FIG. 3B shows a circuit diagram of the address parity checker which incorporates a dual function input. The Exclusive OR stage 132 is used to form the exclusive OR of A0 and A1 (A0⊕A1). Two similar circuits (not shown) form the Exclusive OR of A2 and A3, and A4 and A5. These Exclusive OR circuits are common in the emitter coupled logic and well known to anyone skilled in the art. A three input Exclusive NOR gate comprises the logic circuitry of block 134 in which the Exclusive OR functions of A0⊕A2, A2⊕A3 and A4⊕A5 are Exclusively NORed together to form the address parity status. Note that the A0⊕A1 output comes directly from the output of block 132, but the A2⊕A3 and the A4⊕A5 have been voltage shifted: one base-emitter drop for A0⊕A3 and two base emitter-drops for A4⊕A5 as indicated by the prime and double prime notations. Again the circuitry of block 134 is common in emitter coupled logic and well known to anyone skilled in the art. Block 136 is the enable circuit of the parity checker which receives the multiple valued input of A0 and differentiates the normal binary "1" and "0" logic states from a third logic state via differential transistors 138 and 140 which operate in conjunction with the current source 142. Also an input biasing resistor 144 is connected to a bias voltage, in this case VEE. The enable signal from the enable circuit of block 136 is collector dotted with the output of the Exclusive NOR gate of block 134 and connected to the base of one transistor of the output stage 146. The data parity status is ORed in the output stage 146 in a conventional manner to produce a system parity status at output terminal 130.

In operation, the circuit of FIG. 3B provides a system parity status output at terminal 130 which is a function of the address parity status whenever the A0 input at terminal 102 is in the logical "1" or the logical "0" state. That is, whenever the A0 input is higher than the VBB" bias voltage of -2.8 volts, then the output of the differential pair of transistors 138 and 140 will be a high impedance to the output of the NOR gate of block 134 to allow block 134 in conjection with block 132 and the two blocks similar to block 132 to function as a normal Exclusive NOR parity checker circuit. If the A0 input drops below the VBB" bias voltage, then the output of the differential pair of transistors 138 and 140 will cause the output from the Exclusive NOR block 134 to be a low level irrespective of the other inputs of the address parity status circuit. In this case the system parity status will be a function only of the data parity status. Note that if the bias resistor 144 is connected to VEE and there is a fault in the input to the A0 line such that the A0 input becomes disconnected, then the system will disregard the address parity status while in fact there may actually be parity errors occurring in the address inputs. Thus it may be more appropriate to connect the bias resistor 144 to a level above VBB" such as VBB' (-2.1 volts) so that an inadvertent disconnection of the A0 input will indicate a series of address parity errors to alert the user to a fault in the system.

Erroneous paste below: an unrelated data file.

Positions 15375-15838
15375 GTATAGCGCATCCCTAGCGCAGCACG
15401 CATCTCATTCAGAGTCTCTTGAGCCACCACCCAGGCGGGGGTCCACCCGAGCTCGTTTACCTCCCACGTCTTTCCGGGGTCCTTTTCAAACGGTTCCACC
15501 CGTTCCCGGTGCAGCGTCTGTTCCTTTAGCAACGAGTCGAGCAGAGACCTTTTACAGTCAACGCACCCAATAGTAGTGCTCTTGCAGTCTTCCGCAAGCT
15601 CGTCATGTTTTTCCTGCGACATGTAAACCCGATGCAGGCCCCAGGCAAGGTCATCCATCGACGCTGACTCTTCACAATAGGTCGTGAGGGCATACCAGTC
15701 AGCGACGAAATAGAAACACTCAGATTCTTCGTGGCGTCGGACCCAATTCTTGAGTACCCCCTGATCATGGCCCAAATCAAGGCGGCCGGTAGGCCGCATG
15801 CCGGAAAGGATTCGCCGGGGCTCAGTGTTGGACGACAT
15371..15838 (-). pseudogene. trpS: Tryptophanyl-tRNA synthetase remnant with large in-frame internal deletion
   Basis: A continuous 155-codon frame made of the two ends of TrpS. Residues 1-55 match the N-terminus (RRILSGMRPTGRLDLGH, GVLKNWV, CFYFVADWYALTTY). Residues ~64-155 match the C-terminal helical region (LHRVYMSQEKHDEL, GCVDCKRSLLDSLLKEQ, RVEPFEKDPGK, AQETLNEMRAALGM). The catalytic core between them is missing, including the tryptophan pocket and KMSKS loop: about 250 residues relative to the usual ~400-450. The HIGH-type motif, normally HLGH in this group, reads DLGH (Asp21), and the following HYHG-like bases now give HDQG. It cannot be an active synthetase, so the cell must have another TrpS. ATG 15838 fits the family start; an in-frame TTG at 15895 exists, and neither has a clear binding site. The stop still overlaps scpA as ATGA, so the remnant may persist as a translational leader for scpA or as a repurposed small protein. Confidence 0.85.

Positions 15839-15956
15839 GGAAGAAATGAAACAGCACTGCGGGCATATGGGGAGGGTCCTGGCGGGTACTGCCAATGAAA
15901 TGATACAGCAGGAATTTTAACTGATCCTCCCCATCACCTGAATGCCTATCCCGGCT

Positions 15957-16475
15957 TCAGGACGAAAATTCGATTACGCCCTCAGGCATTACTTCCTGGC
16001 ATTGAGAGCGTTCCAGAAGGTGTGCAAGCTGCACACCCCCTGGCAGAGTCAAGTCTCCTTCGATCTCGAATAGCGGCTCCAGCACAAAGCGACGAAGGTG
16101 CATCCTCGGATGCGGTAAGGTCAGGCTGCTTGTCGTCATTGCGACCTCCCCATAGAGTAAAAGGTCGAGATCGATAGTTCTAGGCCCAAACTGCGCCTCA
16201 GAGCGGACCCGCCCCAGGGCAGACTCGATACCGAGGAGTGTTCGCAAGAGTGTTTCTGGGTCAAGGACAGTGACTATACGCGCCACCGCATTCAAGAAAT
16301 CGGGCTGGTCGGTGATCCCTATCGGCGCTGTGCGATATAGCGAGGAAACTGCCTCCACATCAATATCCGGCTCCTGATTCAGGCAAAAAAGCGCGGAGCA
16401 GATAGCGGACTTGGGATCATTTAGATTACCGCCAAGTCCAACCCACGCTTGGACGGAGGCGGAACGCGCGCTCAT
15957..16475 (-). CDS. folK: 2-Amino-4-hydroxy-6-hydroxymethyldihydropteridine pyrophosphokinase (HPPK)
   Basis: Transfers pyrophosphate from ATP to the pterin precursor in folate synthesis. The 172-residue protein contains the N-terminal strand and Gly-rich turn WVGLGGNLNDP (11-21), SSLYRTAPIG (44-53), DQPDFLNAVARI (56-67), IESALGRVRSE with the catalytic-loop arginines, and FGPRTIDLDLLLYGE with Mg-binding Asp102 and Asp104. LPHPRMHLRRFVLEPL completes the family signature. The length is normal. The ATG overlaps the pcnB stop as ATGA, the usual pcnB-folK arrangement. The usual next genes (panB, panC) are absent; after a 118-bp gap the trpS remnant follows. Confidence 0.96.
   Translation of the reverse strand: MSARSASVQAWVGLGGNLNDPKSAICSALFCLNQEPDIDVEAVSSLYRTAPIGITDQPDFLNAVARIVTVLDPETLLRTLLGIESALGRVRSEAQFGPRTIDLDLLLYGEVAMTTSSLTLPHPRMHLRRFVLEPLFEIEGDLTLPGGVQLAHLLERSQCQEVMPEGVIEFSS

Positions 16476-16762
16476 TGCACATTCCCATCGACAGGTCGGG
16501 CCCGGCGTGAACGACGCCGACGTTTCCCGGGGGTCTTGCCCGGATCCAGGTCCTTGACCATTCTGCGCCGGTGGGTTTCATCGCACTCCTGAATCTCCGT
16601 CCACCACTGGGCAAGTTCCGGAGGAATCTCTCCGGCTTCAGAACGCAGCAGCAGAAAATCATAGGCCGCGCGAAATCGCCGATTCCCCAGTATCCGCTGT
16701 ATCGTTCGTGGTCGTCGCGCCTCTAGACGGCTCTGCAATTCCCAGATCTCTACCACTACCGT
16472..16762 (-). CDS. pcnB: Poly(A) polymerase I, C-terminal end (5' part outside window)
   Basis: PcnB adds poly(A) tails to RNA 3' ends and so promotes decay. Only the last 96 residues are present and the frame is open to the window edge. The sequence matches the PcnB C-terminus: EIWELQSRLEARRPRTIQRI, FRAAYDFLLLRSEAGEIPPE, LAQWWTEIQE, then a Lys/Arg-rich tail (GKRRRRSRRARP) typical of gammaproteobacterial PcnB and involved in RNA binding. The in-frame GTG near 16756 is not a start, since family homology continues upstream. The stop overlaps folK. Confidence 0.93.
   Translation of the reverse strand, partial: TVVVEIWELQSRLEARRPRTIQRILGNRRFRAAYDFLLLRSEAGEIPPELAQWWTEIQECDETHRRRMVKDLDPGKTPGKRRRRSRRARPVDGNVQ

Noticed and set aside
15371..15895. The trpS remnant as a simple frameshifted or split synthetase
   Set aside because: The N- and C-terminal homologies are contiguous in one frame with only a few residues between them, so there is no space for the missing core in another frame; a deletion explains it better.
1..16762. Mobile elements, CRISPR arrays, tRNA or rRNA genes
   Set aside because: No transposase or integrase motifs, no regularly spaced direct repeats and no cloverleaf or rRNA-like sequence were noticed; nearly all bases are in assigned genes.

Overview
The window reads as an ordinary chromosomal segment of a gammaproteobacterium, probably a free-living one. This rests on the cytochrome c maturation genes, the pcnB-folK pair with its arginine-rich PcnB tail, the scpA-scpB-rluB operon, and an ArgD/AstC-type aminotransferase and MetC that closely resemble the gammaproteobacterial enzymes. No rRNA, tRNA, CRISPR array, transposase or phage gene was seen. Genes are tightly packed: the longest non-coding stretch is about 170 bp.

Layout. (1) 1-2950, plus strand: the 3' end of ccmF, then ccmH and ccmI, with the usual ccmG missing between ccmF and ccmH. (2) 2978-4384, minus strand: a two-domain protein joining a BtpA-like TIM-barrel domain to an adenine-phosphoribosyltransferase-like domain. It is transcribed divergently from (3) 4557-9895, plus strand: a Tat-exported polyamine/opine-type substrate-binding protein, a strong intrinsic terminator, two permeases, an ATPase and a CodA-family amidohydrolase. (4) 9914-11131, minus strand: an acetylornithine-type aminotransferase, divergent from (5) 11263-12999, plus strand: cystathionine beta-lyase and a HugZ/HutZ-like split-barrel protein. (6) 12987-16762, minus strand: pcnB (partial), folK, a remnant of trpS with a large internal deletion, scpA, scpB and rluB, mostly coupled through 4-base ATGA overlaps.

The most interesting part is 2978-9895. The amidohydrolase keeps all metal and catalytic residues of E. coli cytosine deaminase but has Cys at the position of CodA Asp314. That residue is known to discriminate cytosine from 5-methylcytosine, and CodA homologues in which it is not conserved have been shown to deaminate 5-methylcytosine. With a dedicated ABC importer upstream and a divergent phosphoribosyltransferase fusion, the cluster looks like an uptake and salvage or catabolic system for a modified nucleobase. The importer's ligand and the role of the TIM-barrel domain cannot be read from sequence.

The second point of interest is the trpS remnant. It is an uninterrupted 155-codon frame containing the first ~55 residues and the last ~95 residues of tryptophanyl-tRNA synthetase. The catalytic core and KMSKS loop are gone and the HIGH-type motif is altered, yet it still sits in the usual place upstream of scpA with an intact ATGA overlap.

Note that the multiple valued input of FIG. 3B allows the user to either take advantage of the address parity status function built into a logic integrated circuit or to bypass the address parity status function by selecting the appropriate A0 input. More specifically if the user wishes to incorporate the address parity status into his system parity status, the A0 input is driven as a normal parity bit. If on the other hand the user wishes to ignore the address parity status, he would connect the A0 input to the VEE power supply of -5.2 volts which would disable the address parity function. Thus it is possible to supply the needs of two users without having to increase the pin count on an integrated circuit package. Conversely it is possible to include both functions in a pin limited package by taking advantage of a dual function input. Thus the versatility of the logic functions inside the integrated circuit package is improved upon.

The truth table of FIG. 3C shows the system parity status as a function of data parity status and the address parity status of the A0 through A5 inputs.

FIG. 4 shows a logic diagram and truth table for a one of three data selector. In FIG. 4A the output at terminal 148 is either the A input at terminal 150, or the B input at 152, or the C input at 154 depending on the states of the two select inputs S1, at terminal 156, or S2, at terminal 158. The S1 and S2 inputs are inverted and ANDed together by a dual input inverting AND gate 160 the output of which in turn is coupled into one input of a dual input AND gate 162. The second input of AND gate 162 is the A input terminal 150. The output of AND gate 162 is in turn fed into one of three inputs of OR gate 166, the output of which is connected to the output terminal 148. The S1 input is inverted and ANDed together with the S2 input by a dual input AND gate 168; the output of which is fed into the one input of a dual input AND gate 170 to enable the B input at 152 to be transferred to the ORing gate 166. Finally the S1 input is ANDed together with the inverse of the S2 input by a dual input AND gate 172 the output of which enables a dual input AND gate 174 to couple the C input to the third input of OR gate 166.